INDIAN WELLS, USA - Amanda Anisimova is ready for her close-up. The 16-year-old American wildcard became the youngest woman to make the Round of 16 at the BNP Paribas Open since 2005 after earning the first Top 10 win of her career, snapping No.9 Petra Kvitova's 14-match win streak to win 6-2, 6-4 in the third round.
"I'm still in shock," Anisimova told reporters after the match. "She's the best player I have ever played, and it was the biggest court I have ever played on. So it was definitely nerve-wracking kind of, but I was enjoying it so much out there and I was playing my best. It was a good day."
So excited to have earned the wildcard for the main draw of Indian Wells pic.twitter.com/85RZsc8qOw
— Amanda Anisimova (@AnisimovaAmanda) March 2, 2018
Currently ranked No.149, Anisimova's big-stage breakthrough has been in the cards for the last year. Born in New Jersey and raised in America's tennis hotbed of Florida, Anisimova became the youngest woman to play the main draw at the French Open last year since Alizé Cornet in 2005. Months later, she rolled to the US Open girls title without losing a set and dropping just two games in the final.
PSA: she’s the real deal.
Unfortunately, saw this first hand a week ago 😂🤦🏻♀️. https://t.co/H4YrRa3qX3
— Nicole Gibbs (@Gibbsyyyy) March 11, 2018
Since then, Anisimova has slowly racked up quality wins over Top 200 players, including Hsieh Su-Wei, Nicole Gibbs, and Naomi Broady. Her win over No.94 Pauline Parmentier in the first round of Indian Wells was her first WTA main draw victory and third win over a Top 100 player. She followed it up by dominating No.23 seed Anastasia Pavlyuchenkova 6-4, 6-1. Then she tallied the biggest win of her career on the second-biggest tennis stadium in the world over the hottest player on tour and a two-time major champion in Kvitova. In each match she lost no more than six games.
"I was looking a little around when I was warming up because of all the TV screens," Anisimova said. "And I would see myself on the big screen, so I wasn't used to that. That was the first time. But I was trying to stay really focused.
"I was enjoying the moment, but at the same time, I was trying not to make myself nervous because of the huge crowd, and everything, and the big stage."
"I have no pressure going onto the court, and all I can think about is having fun, whatever happens. That's definitely an advantage."
— Jennifer Brady (@jennifurbrady95) March 11, 2018
Anisimova's powerful game has certainly turned heads. It's rare to find a young player who don't favor one side as a weapon. Asked to identify her favorite shot, Anisimova pointed to her serve. Take a poll of the press room and it's her versatile backhand that has impressed.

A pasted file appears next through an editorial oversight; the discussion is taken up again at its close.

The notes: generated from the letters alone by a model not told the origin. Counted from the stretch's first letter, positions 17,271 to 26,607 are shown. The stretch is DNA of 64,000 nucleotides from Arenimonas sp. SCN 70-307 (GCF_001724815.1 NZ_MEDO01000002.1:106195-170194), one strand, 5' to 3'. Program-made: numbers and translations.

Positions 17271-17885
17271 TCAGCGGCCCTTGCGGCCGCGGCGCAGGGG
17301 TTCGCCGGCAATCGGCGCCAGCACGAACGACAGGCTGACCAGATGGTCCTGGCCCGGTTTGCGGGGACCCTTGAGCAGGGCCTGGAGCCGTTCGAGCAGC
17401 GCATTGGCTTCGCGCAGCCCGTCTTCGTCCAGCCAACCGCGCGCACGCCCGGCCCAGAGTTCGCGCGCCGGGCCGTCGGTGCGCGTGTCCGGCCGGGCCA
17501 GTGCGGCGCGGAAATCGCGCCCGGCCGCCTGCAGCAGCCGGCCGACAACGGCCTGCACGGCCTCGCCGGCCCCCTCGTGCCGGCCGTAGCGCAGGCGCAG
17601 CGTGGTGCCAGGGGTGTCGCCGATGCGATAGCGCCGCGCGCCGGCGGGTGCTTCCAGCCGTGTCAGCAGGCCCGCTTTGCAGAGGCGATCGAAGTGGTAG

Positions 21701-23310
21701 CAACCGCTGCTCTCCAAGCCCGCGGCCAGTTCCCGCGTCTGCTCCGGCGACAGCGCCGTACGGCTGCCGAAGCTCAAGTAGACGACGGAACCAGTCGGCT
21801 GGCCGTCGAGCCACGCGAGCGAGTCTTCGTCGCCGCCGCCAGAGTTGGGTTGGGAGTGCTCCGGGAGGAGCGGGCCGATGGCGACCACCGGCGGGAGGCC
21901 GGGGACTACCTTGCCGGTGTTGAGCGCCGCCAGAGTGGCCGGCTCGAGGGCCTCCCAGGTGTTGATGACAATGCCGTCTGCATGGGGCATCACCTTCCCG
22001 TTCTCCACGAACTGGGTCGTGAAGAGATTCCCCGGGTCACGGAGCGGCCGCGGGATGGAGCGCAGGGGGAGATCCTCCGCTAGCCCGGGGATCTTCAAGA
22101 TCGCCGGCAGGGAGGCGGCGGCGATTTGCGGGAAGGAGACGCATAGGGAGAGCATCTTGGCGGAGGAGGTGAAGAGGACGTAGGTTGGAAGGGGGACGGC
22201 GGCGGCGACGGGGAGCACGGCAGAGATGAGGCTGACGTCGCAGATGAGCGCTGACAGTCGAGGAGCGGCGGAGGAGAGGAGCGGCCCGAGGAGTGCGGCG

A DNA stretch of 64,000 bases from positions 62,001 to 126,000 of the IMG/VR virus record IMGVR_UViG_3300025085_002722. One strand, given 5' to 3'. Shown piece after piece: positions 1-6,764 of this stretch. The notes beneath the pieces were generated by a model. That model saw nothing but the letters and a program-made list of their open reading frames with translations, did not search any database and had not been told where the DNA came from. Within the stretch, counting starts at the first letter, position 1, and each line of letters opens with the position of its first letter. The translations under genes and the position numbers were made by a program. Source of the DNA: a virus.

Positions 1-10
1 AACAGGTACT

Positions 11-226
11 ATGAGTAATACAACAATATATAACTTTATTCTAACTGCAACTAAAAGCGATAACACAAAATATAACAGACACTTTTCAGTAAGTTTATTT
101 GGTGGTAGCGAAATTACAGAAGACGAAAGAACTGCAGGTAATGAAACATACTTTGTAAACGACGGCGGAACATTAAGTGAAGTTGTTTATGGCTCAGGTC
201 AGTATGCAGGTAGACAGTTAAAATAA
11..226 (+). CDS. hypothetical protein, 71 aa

"A lot of people tell me I set it up really well," Anisimova said. "I just really feel when I'm on court I don't really have bad days with it.
"I don't really have a favorite shot. I think all of my shots are equally pretty good. My backhand is really good, too. I don't really prefer it over any other shot."
"I'm really aggressive, and I like to take the ball away. So I feel like opponents have a tough time, you know, managing my power sometimes. I think that's a big advantage I have.
"But last year in some of the big matches, like at French Open main draw, you know, I have had some matches where mentally I wasn't really there. So I had to really work on that last year. I feel like this is a good start for me."
Time and experience are on Anisimova's side as she plays her first full season at the professional level. At 16-years-old she is subject to the WTA's Age Elibility Rule, which allows her to play a maximum of 16 professional events before her 17th birthday on August 30th. Tennis is a family affair for the Anisimovas. Amanda's older sister Maria played tennis at the University of Pennsylvania and she's been coached by her father Konstantin her whole life. Outside of her family, she's counted Nick Saviano as a mentor and works with Max Fomine as a coach and hitting partner as well.
Anisimova is playing Indian Wells in the wake of the devastating shooting at Marjory Stoneman Douglass High School in Parkland, Florida. One of her friends was in school that day and the incident has been on her mind the last weeks.
"I actually had a friend that goes to that school," Anisimova said. "It's really close to me. It's really sad what's going on.
"I think that guns should be banned. That's what my opinion is. I posted that on Twitter. But you should have stricter laws on that for sure. And I don't think teachers should be having guns in school because I don't think that's a good idea. I think that we just have to take them out."
Back to the matter at hand, Anisimova will face another Top 10 player in the Round of 16, No.5 Karolina Pliskova.
"Playing against these top players, I mean, they are all so good and they are world class. They have had so much experience. So it's just so cool playing against them when I'm this young."